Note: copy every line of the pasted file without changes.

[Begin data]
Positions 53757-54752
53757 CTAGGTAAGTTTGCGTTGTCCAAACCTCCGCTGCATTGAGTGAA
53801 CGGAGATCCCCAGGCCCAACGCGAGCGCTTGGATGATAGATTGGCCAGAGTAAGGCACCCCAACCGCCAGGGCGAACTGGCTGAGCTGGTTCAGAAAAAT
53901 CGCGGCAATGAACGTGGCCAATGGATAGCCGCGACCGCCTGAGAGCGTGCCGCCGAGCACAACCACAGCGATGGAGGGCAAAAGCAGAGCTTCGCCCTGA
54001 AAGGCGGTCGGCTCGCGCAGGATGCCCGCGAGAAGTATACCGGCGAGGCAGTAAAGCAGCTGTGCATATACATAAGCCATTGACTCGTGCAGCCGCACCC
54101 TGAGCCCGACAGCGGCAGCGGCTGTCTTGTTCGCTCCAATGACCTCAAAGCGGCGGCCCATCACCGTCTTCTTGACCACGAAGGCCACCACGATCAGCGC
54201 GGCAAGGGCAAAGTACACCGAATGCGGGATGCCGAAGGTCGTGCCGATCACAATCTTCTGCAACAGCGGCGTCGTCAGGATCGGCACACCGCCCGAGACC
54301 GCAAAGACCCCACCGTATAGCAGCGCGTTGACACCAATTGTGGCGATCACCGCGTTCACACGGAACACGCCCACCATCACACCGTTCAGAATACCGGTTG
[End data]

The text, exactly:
Positions 53757-54752
53757 CTAGGTAAGTTTGCGTTGTCCAAACCTCCGCTGCATTGAGTGAA
53801 CGGAGATCCCCAGGCCCAACGCGAGCGCTTGGATGATAGATTGGCCAGAGTAAGGCACCCCAACCGCCAGGGCGAACTGGCTGAGCTGGTTCAGAAAAAT
53901 CGCGGCAATGAACGTGGCCAATGGATAGCCGCGACCGCCTGAGAGCGTGCCGCCGAGCACAACCACAGCGATGGAGGGCAAAAGCAGAGCTTCGCCCTGA
54001 AAGGCGGTCGGCTCGCGCAGGATGCCCGCGAGAAGTATACCGGCGAGGCAGTAAAGCAGCTGTGCATATACATAAGCCATTGACTCGTGCAGCCGCACCC
54101 TGAGCCCGACAGCGGCAGCGGCTGTCTTGTTCGCTCCAATGACCTCAAAGCGGCGGCCCATCACCGTCTTCTTGACCACGAAGGCCACCACGATCAGCGC
54201 GGCAAGGGCAAAGTACACCGAATGCGGGATGCCGAAGGTCGTGCCGATCACAATCTTCTGCAACAGCGGCGTCGTCAGGATCGGCACACCGCCCGAGACC
54301 GCAAAGACCCCACCGTATAGCAGCGCGTTGACACCAATTGTGGCGATCACCGCGTTCACACGGAACACGCCCACCATCACACCGTTCAGAATACCGGTTG